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Campbell v. Geo Group

United States District Court, Fifth Circuit

April 29, 2013

DEXTER JEROME CAMPBELL, Plaintiff,
v.
GEO GROUP, ET AL, Defendants.

REPORT AND RECOMMENDATION OF UNITED STATES MAGISTRATE JUDGE

LINDA R. ANDERSON, Magistrate Judge.

BEFORE the Court is the Motion [48] for a temporary restraining order and injunctive relief for emergency medical attention filed by Dexter Jerome Campbell [hereinafter "Plaintiff" or "Campbell"]. The undersigned Magistrate Judge conducted an omnibus hearing in this case on April 24, 2013, and considered Plaintiff's requests that this Court order Defendants to provide immediate specialist care prior to a trial on the merits.

The Court finds that Plaintiff seeks relief that if granted would exceed the 14 day limit of a temporary restraining order; it shall be construed as a request for a preliminary injunction. See Fed. R.Civ.P. 65(b); Dixon v. Vanderbilt, 122 Fed.App'x 694, 695 (5th Cir. 2004). In order to receive a preliminary injunction, the Plaintiff must prove (1) a substantial likelihood of success on the merits of his case; (2) a substantial threat of irreparable injury if the injunction is not issued; (3) the threatened injury caused by the denial of the injunction outweighs any harm that will result if the injunction is issued; and (4) the injunction will not have an adverse affect on the public interest. Sonnier v. Crain, 613 F.3d 436, 440-41 (5th Cir. 2010); Ridgely v. FEMA, 512 F.3d 727, 734 (5th Cir. 2008); Women's Med. Ctr. v. Bell, 248 F.3d 411, 418-20 (5th Cir. 2001). All of the four requirements must be satisfied; if any one of them is not met, the request for a preliminary injunction must be denied. Enterprise Intern., Inc. v. Corporacion Estatal Petrolera Ecuatoriana, 762 F.2d 464, 472 (5th Cir. 1985).

Furthermore, "[a] preliminary injunction is an extraordinary and drastic remedy, not to be granted routinely, but only when the movant, by a clear showing, carries a burden of persuasion.'" Black Fire Fighters Ass'n v. City of Dallas, Texas, 905 F.2d 63, 65 (5th Cir. 1990) (quoting Holland Am. Ins. Co. v. Succession of Roy, 777 F.2d 992, 997 (5th Cir. 1985)). The granting or denying of a motion for a preliminary injunction rests in the sound discretion of the trial court. Lakedreams v. Taylor, 932 F.2d 1103, 1107 (5th Cir. 1991) (citing Apple Barrel Productions, Inc. v. Beard, 730 F.2d 384, 386 (5th Cir. 1984)). "The primary justification for applying this remedy is to preserve the court's ability to render a meaningful decision on the merits." Canal Authority of State of Florida v. Callaway, 489 F.2d 567, 573 (5th Cir. 1974).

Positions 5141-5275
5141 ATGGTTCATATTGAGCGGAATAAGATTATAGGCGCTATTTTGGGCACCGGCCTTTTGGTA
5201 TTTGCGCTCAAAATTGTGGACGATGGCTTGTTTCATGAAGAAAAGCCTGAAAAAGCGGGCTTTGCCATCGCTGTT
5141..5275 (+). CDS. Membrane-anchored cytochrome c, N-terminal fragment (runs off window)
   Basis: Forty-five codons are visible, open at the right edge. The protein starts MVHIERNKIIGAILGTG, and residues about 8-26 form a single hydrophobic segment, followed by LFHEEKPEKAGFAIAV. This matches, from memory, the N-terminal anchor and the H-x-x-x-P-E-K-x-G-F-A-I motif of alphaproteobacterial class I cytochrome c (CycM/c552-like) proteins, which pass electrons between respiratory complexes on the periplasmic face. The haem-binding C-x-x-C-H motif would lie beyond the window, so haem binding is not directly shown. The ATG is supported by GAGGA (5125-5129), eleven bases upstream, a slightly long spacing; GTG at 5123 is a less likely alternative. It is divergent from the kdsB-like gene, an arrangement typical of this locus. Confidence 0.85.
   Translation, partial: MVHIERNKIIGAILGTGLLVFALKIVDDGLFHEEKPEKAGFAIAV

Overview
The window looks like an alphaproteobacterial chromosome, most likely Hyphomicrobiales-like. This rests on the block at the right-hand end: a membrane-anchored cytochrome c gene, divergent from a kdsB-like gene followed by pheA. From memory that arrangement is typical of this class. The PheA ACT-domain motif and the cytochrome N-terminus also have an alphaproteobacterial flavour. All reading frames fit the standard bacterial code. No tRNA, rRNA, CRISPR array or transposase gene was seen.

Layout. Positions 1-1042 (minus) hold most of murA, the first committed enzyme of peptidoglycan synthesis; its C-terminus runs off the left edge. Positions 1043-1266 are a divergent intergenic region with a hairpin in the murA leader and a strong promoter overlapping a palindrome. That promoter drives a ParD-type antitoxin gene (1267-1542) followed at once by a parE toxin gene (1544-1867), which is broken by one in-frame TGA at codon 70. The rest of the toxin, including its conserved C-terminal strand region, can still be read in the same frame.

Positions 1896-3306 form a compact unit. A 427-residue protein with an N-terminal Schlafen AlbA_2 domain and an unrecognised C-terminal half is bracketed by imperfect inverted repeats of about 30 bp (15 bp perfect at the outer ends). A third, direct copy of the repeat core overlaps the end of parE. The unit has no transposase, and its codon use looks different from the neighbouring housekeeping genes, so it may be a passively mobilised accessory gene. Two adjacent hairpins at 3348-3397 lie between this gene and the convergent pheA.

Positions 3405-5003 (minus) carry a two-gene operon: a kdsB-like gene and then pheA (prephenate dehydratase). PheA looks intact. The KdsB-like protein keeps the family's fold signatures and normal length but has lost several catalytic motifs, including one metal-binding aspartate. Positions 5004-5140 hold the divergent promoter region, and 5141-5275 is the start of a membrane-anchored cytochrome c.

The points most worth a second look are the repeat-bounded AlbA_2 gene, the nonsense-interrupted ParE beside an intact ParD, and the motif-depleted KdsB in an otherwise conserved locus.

The Magistrate Judge has evaluated Plaintiff's request in accordance with the above stated case law and finds that Plaintiff has failed to carry his burden of persuasion as to the required factors for a preliminary injunction. Plaintiff is receiving medical care by professionals employed by Defendants, even if the care is not by specialists. The Court cannot substitute its judgment for that of Dr. Faulks, or the medical providers, and therefore finds no substantial threat of irreparable injury. Plaintiff is not pleased with his care, but he has not shown that he will be irreparably harmed if this Court does not intervene in his medical care. This Court should not intervene prior to a full consideration of the merits.

This Court will be able to render a meaningful decision without granting a temporary restraining order or a preliminary injunction. Therefore, Plaintiff's motion [48] should be denied. At the trial of this cause, this Court will consider Plaintiff's claims on the merits and fashion a remedy if authorized by the law. It is the recommendation of the undersigned that Plaintiff's motion [48] for a temporary restraining order and injunctive relief be denied.

The parties are hereby notified that failure to file written objections to the proposed findings, conclusions, and recommendations contained within this report and recommendation within fourteen (14) days after being served with a copy shall bar that party, except upon grounds of plain error, from attacking on appeal the unobjected-to proposed factual findings and legal conclusions accepted by the District Court. 28 U.S.C. ยง 636; Fed.R.Civ.P. 72(b)(as amended, effective December 1, 2009); Douglass v. United Services Auto. Ass'n, 79 F.3d 1415, 1428-29 (5th Cir. 1996).


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